Event Title

Guilt and Anxiety Among Working Moms: The Role Of Gendered Beliefs

Presenter Information

Krystal Zielen

Presentation Type

Oral Presentation

College

College of Social and Behavioral Sciences

Major

Psychology

Start Date

5-21-2015 6:00 PM

End Date

5-21-2015 6:30 PM

Abstract

Traditional gender roles socialized to women about the importance of motherhood and homemaker, and to men about the importance of protecting and providing still hold a firm grasp on internal beliefs about others and the self. The presence of these stereotypes in both work and family settings result in gender-based inequalities related to the glass ceiling, unequal pay, and negative attention when discrepancies occur within roles. Indeed, role inconsistent behavior produces conflict in individuals, often eliciting overt forms of sexism and microaggressions. These role-based challenges are relevant for working women rearing children. Working mothers are faced with regular inter-role conflict as work based behaviors are often inconsistent with their mother role. While such conflict may result in negative mental health outcomes such as guilt and anxiety, the severity of such outcomes may vary as a function of modern and traditional gender beliefs. The negativity of violating that role as mother is contingent upon the woman’s traditional vs. modern gender belief standpoint. We attempt to understand how gender role beliefs relate to the experience of guilt and anxiety for working mothers compared to working non-mothers. We propose that gender role beliefs (traditional vs. modern) will be a moderating factor. Specifically, working non-mothers will experience equivalent, low levels of guilt and anxiety regardless of gender role beliefs. Higher levels will be reported, however, among working mothers (compared with working non-mothers) who have traditional gender beliefs. Further, differences that emerge will be exacerbated in work settings with high levels of sexism and microaggressions.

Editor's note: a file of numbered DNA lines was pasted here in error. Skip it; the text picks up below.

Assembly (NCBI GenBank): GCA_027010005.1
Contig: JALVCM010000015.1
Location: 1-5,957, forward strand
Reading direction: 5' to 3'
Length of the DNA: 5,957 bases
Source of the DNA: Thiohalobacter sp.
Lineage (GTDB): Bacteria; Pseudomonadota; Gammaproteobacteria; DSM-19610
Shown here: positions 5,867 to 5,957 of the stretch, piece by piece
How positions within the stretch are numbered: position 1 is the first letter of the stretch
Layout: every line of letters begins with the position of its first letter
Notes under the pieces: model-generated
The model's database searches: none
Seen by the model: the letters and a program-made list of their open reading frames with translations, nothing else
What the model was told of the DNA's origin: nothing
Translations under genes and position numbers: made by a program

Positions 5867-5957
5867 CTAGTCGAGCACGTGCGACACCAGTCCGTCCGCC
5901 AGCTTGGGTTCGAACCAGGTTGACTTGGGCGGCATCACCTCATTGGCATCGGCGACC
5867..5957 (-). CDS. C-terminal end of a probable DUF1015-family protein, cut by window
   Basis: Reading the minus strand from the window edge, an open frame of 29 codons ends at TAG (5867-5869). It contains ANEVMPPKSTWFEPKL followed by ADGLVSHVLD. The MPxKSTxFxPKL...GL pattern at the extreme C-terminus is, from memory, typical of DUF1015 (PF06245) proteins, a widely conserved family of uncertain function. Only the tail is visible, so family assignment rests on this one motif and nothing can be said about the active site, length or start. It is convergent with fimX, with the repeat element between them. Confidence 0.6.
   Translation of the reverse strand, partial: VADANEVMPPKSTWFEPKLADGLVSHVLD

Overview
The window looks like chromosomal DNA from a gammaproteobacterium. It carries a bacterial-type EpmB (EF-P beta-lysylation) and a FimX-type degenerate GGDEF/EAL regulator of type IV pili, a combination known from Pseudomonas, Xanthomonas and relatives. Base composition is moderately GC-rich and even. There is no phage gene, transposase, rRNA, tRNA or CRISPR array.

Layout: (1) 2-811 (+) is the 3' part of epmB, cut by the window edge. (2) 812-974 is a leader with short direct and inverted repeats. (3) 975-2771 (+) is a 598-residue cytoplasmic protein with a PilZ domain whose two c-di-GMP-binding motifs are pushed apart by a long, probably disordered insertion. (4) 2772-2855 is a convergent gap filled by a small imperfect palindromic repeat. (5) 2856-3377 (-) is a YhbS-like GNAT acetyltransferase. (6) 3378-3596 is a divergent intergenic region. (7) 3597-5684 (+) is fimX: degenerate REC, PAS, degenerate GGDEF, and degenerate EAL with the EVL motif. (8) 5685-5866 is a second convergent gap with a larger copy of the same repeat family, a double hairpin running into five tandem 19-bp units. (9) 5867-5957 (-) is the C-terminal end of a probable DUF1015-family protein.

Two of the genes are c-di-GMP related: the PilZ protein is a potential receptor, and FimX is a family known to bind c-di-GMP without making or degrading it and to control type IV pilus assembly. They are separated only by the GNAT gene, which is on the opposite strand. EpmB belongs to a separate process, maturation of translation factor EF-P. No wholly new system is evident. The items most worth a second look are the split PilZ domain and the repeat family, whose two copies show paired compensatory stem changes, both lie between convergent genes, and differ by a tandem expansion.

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May 21st, 6:00 PM May 21st, 6:30 PM

Guilt and Anxiety Among Working Moms: The Role Of Gendered Beliefs

Traditional gender roles socialized to women about the importance of motherhood and homemaker, and to men about the importance of protecting and providing still hold a firm grasp on internal beliefs about others and the self. The presence of these stereotypes in both work and family settings result in gender-based inequalities related to the glass ceiling, unequal pay, and negative attention when discrepancies occur within roles. Indeed, role inconsistent behavior produces conflict in individuals, often eliciting overt forms of sexism and microaggressions. These role-based challenges are relevant for working women rearing children. Working mothers are faced with regular inter-role conflict as work based behaviors are often inconsistent with their mother role. While such conflict may result in negative mental health outcomes such as guilt and anxiety, the severity of such outcomes may vary as a function of modern and traditional gender beliefs. The negativity of violating that role as mother is contingent upon the woman’s traditional vs. modern gender belief standpoint. We attempt to understand how gender role beliefs relate to the experience of guilt and anxiety for working mothers compared to working non-mothers. We propose that gender role beliefs (traditional vs. modern) will be a moderating factor. Specifically, working non-mothers will experience equivalent, low levels of guilt and anxiety regardless of gender role beliefs. Higher levels will be reported, however, among working mothers (compared with working non-mothers) who have traditional gender beliefs. Further, differences that emerge will be exacerbated in work settings with high levels of sexism and microaggressions.